Instead of generating discourse regarding the question of whether we are on the same scene in front of some pre-linguistic scene, we would now be generating discourse regarding the extent to and way in which our utterance is the same as other utterances, actual and possible. “Why did he say X instead of Y” is our way into reality, facilitated by one saying a bit more of Y or Z than he did.

This kind of practice re-embeds the declarative order in the ostensive-imperative world by working directly with models that dictate particular uses. If a word (in all its customary and authorized phrases) used by the discipline—even better, a word without which the discipline is unthinkable—is now applied to the discipline, any conversation amongst participants in the discipline must be replete with ostensive uses of the word, along with imperative derivatives, because psychologists (say) would have to keep telling each other what is involved in deploying their cognitive capacities in studying cognitive capacities. I will briefly note that GA would be perfectly comfortable with this practice, as participants in that discipline are aware, and are ready to demonstrate awareness, of the primary purpose of language—to defer violence by gesturing toward the center. So, we can carry this practice into the other disciplines.

If the vocabulary and grammar of the discipline are, then, to be objects of the discipline, the history and “heritage” of those words becomes equally central. If we have to ask if (how, to what extent, within which context…) one use of the word “cognitive” is the same as another, we also have to ask where either or both are the same as the accumulated uses of the word. And we will naturally find that the word has an origin, and that origin will be bound up in some originary event of the discipline (some seminal essay, or foundational conference, or central figure). Our enormously enhanced access to archival material and internet tools like the Google Ngram searcher make inquiry into the origin of words within their disciplines far easier than it once was. When, exactly, did we become “cognitive” beings? And where? After all, as Anna Wierzbicka can tell us, there will not be equivalents to “cognitive” in every language, most of which will probably just import the word so as to be able to participate in Anglo-dominated psychology discourses.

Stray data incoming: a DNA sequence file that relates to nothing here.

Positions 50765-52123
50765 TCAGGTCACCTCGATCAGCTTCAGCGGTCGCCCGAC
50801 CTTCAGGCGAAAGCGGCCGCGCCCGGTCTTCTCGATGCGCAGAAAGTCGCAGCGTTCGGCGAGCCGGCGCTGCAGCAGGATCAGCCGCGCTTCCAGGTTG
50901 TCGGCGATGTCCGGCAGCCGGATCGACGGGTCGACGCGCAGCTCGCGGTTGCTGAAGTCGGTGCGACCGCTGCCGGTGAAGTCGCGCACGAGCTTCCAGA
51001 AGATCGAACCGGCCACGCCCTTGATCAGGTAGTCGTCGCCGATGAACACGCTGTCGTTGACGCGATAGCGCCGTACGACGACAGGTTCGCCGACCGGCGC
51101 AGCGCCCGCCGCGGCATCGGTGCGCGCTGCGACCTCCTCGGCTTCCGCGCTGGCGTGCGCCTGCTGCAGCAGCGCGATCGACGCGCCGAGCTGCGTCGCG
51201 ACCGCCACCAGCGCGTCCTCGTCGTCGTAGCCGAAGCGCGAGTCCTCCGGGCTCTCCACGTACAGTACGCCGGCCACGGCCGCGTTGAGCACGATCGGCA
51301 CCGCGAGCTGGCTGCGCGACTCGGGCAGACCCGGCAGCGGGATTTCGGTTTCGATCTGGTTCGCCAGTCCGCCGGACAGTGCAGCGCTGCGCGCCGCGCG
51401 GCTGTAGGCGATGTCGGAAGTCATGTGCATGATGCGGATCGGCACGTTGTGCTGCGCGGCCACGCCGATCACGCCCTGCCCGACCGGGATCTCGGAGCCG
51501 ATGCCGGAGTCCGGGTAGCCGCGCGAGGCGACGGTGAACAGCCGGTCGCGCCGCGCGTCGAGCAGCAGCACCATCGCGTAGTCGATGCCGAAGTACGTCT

You can see that we are sticking with the same question as that central to the transfer translation: what makes the word, through its various uses, contexts, redefinitions, borrowings and translations, the same word? Or phrase, or sentence, or larger chunk of discourse? All the disciplines then are inquiries into language and, more precisely, the creation of the metalanguage(s) of literacy out of language. So, we’re now working on two levels, which really serves as a pincer move within any discipline: on one level, the question is something like, what does “cognition” mean as we study our cognitive capacities as they are employed in the study of cognition; on the other level, we introduce the question, what makes “cognition” the same and not the same as a prime word like “know,” as mediated by a vast spread of scenes upon which people speaking about knowing are recorded and simulated. In this way one lays one’s hands on the originary structure of the discipline while being even more fully a member of that discipline than anyone else. We are using and enhancing the language of the discipline, using it to generate new problems, and drawing others more completely into the discipline by implicating them in their own commitments to its vocabulary and grammar—while at the same time holding the discipline in permanent question, making it contingent on its historical dependencies on all the other disciplines.